Good Twitter, bad Twitter (latest in a series)

Friday neatly encapsulated what I still like about Twitter and what I’ve increasingly grown to hate at the service under its new and erratic management. I know which slice of the service I want to see prevail, but I increasingly doubt that will happen.

First, let’s cover the good side of Twitter. Friday afternoon, I tweeted out my confusion at seeing Twitter owner/overlord Elon Musk declare his intention to liberate 1.5 billion usernames that had been abandoned for years. Could there be that many abandoned accounts when Twitter reported only 237.8 million monetizable daily active users in its second quarter?

Seven minutes later, tech journalist Tom Maxwell replied that he’d heard former Twitter CEO Dick Costolo say on a podcast that 80 percent of new users abandoned it after a day. I asked if he happened to remember the name of the podcast, and about half an hour later he replied with a link to the podcast episode in which former exec Ryan Sarver (see, memory can lead any of us astray) said the service had already hit a billion abandoned accounts when he left in 2013.

Twitter's bird icon, as seen on a t-shirt that I picked up at the Online News Association's conference in 2014, with a series of concentric white circles in the background.

Unexpected and fast enlightenment on a subject is always a delight, and Twitter remains remarkably effective at that.

Then came Friday’s night edition of Twitter Files, Musk’s attempt to smear the previous management’s content-moderation practices as an in-kind contribution to the Democratic Party. Matt Taibbi, one of a few writers to whom Musk has given vast access to internal documents and records, uncorked an overwrought, 67-tweet thread about the booting of President Trump from the platform after the Jan. 6 insurrection at the U.S. Capitol that portrayed Trump as the real victim.

Taibbi’s unwillingness to note the essential context–that by repeatedly lying about election procedures, Trump was violating published rules in a way that would have gotten a less high-profile account booted a long time ago–makes this thread and all its screengrabs of Slack threads an infuriating read. Especially if you, like me, served as a poll worker in the 2020 election.

But Taibbi, like his Twitter Files collaborator Bari Weiss and his recent Twitter cheerleader Glenn Greenwald, seems to have made rejecting the Establishment Narrative part of a personal #brand. Even if that requires him to call a Trump tweet demanding that every mail-in ballot uncounted by the end of Election Day remain uncounted–thereby disenfranchising millions of Americans–“fairly anodyne.”

This thread and two earlier threads in this series–one Dec. 8 from Weiss, one Dec. 2 from Taibbi–have also revealed some interesting details about how content moderation decisions happen quickly behind the scenes, often on the basis of incomplete and fast-moving information, and how undocumented much of this corporate gear-grinding has been.

But as many others have noted, they don’t show a conspiracy afoot unless you think content moderation should parcel out equal pain on both parties. And that is an absurd expectation when so much of the GOP under Trump has bought into lies about elections, vaccines, climate change, trans people, all non-straight people, and so much else that have no comparable counterparts among Dems.

(I remain anxious to see party politics ease down to conversations about which problems actually require the government’s intervention and how to do that in the most efficient and effective manner.)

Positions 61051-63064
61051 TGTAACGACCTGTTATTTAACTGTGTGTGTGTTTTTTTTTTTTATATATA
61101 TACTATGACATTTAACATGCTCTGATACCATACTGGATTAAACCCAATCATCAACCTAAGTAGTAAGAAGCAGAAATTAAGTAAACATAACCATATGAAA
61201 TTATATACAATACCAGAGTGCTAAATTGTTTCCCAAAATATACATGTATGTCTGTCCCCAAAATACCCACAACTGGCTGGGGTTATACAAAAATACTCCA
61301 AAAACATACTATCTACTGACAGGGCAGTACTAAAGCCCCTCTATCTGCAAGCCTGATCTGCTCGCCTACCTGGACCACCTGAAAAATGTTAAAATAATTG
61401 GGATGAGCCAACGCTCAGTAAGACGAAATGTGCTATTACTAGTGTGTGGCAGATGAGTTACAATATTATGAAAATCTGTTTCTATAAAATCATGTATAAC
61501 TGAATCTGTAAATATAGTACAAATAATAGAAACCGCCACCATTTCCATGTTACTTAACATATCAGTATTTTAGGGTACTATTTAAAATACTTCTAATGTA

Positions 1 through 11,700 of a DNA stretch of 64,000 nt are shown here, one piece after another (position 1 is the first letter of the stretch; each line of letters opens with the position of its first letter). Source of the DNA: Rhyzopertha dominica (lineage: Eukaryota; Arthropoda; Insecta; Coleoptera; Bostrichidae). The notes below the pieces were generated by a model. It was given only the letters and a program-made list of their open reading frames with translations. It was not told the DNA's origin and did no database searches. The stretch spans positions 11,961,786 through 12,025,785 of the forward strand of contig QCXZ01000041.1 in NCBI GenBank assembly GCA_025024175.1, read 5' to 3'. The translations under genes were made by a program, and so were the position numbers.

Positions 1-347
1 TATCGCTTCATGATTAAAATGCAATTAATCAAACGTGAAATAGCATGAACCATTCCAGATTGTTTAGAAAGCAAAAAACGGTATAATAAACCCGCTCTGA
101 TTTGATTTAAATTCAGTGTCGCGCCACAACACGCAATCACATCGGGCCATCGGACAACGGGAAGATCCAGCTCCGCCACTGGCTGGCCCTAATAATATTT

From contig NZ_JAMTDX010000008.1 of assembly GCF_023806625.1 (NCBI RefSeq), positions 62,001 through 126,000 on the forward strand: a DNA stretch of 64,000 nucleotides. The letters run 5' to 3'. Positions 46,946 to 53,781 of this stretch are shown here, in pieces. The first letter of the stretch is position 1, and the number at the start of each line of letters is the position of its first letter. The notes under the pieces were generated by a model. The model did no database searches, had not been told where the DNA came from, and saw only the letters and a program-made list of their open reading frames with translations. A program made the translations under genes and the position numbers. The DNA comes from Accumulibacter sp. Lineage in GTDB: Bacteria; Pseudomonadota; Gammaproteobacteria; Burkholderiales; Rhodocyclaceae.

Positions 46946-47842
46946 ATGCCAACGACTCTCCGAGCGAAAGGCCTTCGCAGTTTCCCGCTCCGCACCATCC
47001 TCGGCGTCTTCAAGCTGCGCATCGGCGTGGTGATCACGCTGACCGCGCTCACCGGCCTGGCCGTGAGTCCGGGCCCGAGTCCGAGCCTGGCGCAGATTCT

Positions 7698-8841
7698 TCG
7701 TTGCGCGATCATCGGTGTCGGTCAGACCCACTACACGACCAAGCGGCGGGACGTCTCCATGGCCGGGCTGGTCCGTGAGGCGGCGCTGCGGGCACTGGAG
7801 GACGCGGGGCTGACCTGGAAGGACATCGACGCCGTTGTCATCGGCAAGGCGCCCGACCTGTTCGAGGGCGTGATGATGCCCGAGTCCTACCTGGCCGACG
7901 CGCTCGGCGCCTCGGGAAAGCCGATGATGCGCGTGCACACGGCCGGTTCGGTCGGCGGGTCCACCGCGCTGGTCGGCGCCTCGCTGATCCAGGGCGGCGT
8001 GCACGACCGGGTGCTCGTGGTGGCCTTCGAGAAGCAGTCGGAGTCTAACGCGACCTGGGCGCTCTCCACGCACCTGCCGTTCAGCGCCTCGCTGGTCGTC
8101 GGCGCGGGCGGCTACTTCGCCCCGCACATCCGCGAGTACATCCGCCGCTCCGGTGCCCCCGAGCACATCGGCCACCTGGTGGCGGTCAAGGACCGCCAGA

But because Twitter is also a context-destroying machine, and because Musk has been amplifying these alleged exposés to his nearly 121 million followers, I expect that many more people now believe this fraudulent depiction of how Twitter struggled to apply its published rules to an increasingly deranged president. And to keep its spaces palatable to the advertisers that keep it in business.

What must those advertisers now think about Musk ransacking Twitter and letting neo-Nazis, QAnon kooks, and Charlottesville and January 6 rioters back on the platform? And how do they feel about Musk’s most recent meltdowns, in which he’s lashed out at past Twitter employees for allegedly ignoring child sex abuse on the platform and then called Twitter “both a social media company and a crime scene”?

Musk may yet realize that he has a business to run, and that business is not providing “fan service for aggrieved conservatives who exist in the Fox News Extended Universe,” as George Washington University professor Dave Karpf tweeted Friday.

But Musk has a lot of money, even if the bank loans he took on to complete the Twitter purchase he spent months trying to wriggle out of leave his new property owing more than $1 billion a year in interest. He can probably afford to stew in his rapidly-curdling delusions for a while.

Either way, it might be prudent to leave my @robpegoraro Twitter handle off my next batch of business cards.

Whither Twitter

Twitter has occupied an embarrassingly large part of my online existence since the spring of 2008–a span of years that somehow exceeds my active tenure on Usenet. But the past two weeks of Twitter leave me a lot less certain about how much time I will or should spend on that service.

I did not have high expectations in April when Elon Musk–who, never forget, already has two full-time jobs at just Tesla and SpaceX–offered to buy Twitter. He had already revealed a low-resolution understanding of content moderation on social platforms but took the advice of a clique of tech bros and told Twitter’s board that he had the answers: “Twitter has extraordinary potential. I will unlock it.”